Thailand appears to be heading towards either a Tiananmen Square–type bloody putdown or a rapid political shift like the collapse of the Berlin Wall, according to Southeast Asian security expert Dr Greg Raymond.
“Now with the King’s unprecedented public interview with a foreign journalist, we are seeing real signs that momentous political change might be in the offing,” Dr Raymond, from the ANU Strategic and Defence Studies Centre, said.
King Maha Vajiralongkorn has declared that “Thailand is the land of compromise”, as a high-level committee for reconciliation is being convened.
The committee may include up to three former Thai ministers, as well parliamentarians from all parties, Dr Raymond said.
“The composition of the committee has not been finalised, but may include activists,” he said.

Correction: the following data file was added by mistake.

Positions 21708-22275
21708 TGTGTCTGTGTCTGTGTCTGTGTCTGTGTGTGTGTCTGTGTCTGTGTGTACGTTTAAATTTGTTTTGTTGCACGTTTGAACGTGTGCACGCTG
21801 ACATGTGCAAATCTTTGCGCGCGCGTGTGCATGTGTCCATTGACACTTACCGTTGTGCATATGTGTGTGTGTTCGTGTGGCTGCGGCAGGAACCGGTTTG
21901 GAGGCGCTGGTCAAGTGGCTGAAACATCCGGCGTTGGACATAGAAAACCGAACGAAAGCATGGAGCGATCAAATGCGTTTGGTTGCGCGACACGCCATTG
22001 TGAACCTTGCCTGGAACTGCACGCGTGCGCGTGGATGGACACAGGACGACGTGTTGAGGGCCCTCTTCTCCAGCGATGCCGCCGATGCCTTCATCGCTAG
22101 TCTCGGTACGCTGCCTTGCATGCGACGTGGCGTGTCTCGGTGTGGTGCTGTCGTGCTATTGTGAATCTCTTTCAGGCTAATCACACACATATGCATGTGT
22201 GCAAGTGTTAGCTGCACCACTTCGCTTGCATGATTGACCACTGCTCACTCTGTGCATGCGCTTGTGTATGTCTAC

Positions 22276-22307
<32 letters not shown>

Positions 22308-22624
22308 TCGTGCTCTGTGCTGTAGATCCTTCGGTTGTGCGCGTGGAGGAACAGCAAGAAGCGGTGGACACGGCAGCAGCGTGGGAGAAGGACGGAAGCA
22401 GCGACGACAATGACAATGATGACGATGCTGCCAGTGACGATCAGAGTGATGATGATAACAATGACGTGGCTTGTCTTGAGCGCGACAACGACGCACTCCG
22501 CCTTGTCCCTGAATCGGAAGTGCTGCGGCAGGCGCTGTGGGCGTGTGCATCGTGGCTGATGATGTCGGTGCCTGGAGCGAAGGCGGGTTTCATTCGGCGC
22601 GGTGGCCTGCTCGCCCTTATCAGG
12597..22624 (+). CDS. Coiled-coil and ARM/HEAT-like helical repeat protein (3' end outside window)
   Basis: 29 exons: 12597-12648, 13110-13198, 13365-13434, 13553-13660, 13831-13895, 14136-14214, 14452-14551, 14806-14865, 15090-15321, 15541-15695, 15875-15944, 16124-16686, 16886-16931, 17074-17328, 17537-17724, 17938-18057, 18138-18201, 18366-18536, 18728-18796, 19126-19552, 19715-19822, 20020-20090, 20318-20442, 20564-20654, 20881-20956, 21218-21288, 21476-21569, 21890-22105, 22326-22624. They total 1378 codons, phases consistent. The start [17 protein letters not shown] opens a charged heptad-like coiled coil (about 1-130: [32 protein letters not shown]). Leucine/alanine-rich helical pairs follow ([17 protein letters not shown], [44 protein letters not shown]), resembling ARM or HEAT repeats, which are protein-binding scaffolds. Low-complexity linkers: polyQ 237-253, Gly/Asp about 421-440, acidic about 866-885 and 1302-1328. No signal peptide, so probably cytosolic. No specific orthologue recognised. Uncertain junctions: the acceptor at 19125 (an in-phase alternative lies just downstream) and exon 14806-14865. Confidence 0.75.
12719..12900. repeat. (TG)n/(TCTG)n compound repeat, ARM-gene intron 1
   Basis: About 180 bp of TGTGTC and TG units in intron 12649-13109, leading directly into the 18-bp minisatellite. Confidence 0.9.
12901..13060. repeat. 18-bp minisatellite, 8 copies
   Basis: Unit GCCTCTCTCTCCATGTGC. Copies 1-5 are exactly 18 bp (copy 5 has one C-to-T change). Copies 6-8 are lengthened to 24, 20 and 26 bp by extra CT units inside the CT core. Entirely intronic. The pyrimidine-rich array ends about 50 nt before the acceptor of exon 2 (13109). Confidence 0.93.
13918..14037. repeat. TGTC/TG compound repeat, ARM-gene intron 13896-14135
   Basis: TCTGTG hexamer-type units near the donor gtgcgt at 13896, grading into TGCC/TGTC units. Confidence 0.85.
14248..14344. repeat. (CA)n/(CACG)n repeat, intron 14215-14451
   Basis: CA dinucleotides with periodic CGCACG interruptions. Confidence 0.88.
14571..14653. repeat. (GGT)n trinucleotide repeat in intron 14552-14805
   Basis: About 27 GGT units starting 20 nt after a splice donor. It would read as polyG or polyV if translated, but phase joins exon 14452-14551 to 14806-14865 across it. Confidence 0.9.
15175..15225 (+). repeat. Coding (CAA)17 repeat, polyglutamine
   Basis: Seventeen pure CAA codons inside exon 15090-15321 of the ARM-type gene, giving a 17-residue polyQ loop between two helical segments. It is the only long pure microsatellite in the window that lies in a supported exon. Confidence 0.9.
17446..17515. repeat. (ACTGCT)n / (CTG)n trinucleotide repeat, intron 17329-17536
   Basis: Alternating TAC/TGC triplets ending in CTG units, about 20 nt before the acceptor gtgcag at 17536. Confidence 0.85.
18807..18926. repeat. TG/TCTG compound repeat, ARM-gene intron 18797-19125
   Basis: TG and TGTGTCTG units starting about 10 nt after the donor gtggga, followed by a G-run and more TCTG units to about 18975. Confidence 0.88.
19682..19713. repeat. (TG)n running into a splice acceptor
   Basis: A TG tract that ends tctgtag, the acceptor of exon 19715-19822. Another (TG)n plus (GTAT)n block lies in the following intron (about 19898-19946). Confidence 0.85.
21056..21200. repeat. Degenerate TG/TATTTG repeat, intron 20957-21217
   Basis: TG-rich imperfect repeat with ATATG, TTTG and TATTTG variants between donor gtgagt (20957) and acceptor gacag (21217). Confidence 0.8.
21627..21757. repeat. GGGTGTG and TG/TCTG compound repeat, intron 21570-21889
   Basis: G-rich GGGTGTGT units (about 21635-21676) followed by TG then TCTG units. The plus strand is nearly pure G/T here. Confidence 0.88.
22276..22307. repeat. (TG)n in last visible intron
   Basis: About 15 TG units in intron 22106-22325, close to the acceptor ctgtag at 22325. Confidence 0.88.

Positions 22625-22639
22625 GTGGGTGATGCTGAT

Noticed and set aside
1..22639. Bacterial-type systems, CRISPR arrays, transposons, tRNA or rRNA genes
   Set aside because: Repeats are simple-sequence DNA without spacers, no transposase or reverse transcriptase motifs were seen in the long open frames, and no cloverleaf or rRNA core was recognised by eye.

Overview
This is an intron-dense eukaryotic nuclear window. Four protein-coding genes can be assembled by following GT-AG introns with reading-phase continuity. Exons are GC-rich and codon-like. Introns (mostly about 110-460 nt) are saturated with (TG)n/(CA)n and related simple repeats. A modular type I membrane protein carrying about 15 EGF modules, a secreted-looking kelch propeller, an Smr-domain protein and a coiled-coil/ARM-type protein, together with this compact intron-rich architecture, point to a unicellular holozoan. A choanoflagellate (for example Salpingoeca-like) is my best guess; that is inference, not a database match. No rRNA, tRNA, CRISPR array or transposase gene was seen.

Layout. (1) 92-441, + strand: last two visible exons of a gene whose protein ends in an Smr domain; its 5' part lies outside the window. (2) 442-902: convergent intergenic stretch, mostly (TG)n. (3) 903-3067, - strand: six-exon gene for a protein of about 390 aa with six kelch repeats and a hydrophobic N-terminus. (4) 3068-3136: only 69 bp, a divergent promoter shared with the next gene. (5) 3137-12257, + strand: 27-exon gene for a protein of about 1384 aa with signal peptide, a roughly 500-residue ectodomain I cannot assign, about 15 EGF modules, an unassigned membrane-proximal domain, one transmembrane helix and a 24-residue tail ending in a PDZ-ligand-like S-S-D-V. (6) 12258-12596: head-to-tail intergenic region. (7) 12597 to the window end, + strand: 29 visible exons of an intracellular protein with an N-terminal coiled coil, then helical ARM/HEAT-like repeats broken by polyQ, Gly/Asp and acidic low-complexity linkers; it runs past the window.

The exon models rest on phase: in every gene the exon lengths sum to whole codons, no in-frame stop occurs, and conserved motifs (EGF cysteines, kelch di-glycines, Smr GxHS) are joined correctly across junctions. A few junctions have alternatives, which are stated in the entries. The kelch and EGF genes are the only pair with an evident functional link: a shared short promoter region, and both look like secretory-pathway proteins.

“Extraordinarily, there is still discussion of arranging a ‘safe place’ for discussing monarchical reform, although this remains highly contentious.
“At the same time, several leading activists such as lawyer Anon Nampha, who first read the list of 10 demands for monarchical reform in August, has been released along with other activists.
“What we are seeing could also be a government and palace exercise in tactics to try to relieve pressure without any real preparedness to accept change.”
The situation in Thailand remains tense and uncertain, Dr Raymond said.
“This inevitably includes the possibility of another military coup, although the consensus amongst many observers is that this would achieve little for conservatives in the current climate,” he said.
“What is more certain is that Thai politics remains extremely fluid, with unprecedented events occurring on an almost daily basis.”
Join Dr Raymond and other Thailand experts at the Special Thai Update: Protests 2020, presented by the ANU Southeast Asia Institute on December 1. More information is available here.
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